I had always heard that many types seeds won’t germinate much after the year that they are supposed to be planted, so when I unearthed a box of dusty seed packets from 2010-2012, I didn’t have high hopes. Just for fun, I planted a few in our high tunnel, using a generous pinch of seeds in each cell in anticipation of low germination rates. You can see the results below.
Turns out that many of the seeds were still viable! I’ve even taken the time to separate some of them, which is easier than it might seems as long as you do so before the roots get very developed. These photos were actually taken over a week ago, so the ones that haven’t been transplanted look even more ridiculous now.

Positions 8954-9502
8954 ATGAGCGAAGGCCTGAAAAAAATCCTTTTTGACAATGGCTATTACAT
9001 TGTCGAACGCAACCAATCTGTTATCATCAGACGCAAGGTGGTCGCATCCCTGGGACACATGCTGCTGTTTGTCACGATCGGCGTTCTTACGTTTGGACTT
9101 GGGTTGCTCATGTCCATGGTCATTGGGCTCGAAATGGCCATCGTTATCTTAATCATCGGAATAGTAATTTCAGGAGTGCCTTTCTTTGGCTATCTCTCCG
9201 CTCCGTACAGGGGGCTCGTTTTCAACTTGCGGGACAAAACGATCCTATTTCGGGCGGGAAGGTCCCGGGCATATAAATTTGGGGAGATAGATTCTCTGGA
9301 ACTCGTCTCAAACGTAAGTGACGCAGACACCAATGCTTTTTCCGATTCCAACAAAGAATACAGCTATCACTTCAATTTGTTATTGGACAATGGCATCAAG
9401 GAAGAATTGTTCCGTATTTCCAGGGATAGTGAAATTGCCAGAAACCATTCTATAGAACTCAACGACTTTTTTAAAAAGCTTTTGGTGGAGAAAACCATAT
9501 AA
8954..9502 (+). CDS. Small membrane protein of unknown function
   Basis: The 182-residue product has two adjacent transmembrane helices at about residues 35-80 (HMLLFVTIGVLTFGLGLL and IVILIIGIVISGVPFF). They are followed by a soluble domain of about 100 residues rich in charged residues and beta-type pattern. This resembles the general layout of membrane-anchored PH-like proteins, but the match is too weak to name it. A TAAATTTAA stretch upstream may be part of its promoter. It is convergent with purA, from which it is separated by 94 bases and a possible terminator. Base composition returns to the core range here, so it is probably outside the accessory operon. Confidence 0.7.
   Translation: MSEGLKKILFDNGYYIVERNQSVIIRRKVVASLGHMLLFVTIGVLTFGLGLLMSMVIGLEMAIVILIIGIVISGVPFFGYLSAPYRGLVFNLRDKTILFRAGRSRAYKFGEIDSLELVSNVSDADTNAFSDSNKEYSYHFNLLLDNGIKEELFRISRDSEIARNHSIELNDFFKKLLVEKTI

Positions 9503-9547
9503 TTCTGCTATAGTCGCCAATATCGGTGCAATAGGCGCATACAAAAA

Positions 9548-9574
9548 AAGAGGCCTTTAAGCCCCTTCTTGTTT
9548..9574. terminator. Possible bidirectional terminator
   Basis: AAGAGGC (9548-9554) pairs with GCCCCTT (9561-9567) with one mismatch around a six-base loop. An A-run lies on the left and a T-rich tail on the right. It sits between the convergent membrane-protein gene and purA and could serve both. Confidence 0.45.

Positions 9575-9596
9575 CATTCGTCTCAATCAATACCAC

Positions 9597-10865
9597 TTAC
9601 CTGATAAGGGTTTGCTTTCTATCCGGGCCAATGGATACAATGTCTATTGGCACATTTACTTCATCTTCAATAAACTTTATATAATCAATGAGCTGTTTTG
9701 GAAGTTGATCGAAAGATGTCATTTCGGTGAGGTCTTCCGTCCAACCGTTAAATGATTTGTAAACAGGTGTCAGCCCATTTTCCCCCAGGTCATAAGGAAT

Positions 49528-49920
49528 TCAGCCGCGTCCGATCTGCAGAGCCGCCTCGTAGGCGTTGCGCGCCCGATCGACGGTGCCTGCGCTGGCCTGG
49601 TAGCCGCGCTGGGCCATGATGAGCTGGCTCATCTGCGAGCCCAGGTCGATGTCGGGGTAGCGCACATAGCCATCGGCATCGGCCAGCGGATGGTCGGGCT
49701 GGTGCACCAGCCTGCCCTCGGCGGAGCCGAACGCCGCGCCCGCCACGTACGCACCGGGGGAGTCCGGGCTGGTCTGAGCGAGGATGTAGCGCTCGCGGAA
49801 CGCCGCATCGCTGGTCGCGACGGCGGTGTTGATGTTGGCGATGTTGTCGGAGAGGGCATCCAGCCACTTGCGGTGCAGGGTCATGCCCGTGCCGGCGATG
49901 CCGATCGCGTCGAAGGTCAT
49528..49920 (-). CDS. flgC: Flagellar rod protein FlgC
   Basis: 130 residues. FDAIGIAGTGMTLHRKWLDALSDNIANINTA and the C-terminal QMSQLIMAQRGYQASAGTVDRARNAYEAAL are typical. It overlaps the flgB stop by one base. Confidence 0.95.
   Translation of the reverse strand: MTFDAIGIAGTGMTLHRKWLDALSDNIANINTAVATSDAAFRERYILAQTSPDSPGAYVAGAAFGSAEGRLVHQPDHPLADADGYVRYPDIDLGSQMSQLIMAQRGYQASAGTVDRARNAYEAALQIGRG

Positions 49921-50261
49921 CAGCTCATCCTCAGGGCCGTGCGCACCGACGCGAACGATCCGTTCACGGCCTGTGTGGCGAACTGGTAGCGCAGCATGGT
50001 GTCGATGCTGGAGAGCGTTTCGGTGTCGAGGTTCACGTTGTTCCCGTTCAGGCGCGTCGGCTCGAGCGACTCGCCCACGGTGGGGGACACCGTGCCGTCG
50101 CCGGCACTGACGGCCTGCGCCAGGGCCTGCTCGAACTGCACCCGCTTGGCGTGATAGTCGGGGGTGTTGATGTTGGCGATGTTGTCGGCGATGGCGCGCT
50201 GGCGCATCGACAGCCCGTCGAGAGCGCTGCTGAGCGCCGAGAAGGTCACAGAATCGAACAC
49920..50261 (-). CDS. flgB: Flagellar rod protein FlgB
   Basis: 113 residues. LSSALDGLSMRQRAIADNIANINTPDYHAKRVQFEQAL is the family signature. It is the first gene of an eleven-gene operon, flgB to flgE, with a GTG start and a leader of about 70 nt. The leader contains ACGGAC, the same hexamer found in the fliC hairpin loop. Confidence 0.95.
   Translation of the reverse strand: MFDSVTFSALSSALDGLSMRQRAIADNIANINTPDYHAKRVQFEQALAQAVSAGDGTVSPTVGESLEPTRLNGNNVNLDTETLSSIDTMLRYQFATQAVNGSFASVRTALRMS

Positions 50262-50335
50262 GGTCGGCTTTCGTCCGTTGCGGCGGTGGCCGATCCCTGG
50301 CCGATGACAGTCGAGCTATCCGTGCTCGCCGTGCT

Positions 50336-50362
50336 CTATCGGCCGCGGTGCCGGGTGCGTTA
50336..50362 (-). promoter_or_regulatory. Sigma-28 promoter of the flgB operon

Surprised by my success, I did a little bit of research (!), and discovered that these seeds were actually well within the range of normal longevity, even though our office (the top floor of a drafty building) is prone to temperature extremes. That’s great news for us frugal gardeners who don’t necessarily use up every packet every year. This article from the Oregon State University Extension Service gives a quick run down of minimum seed life for most common vegetable seeds.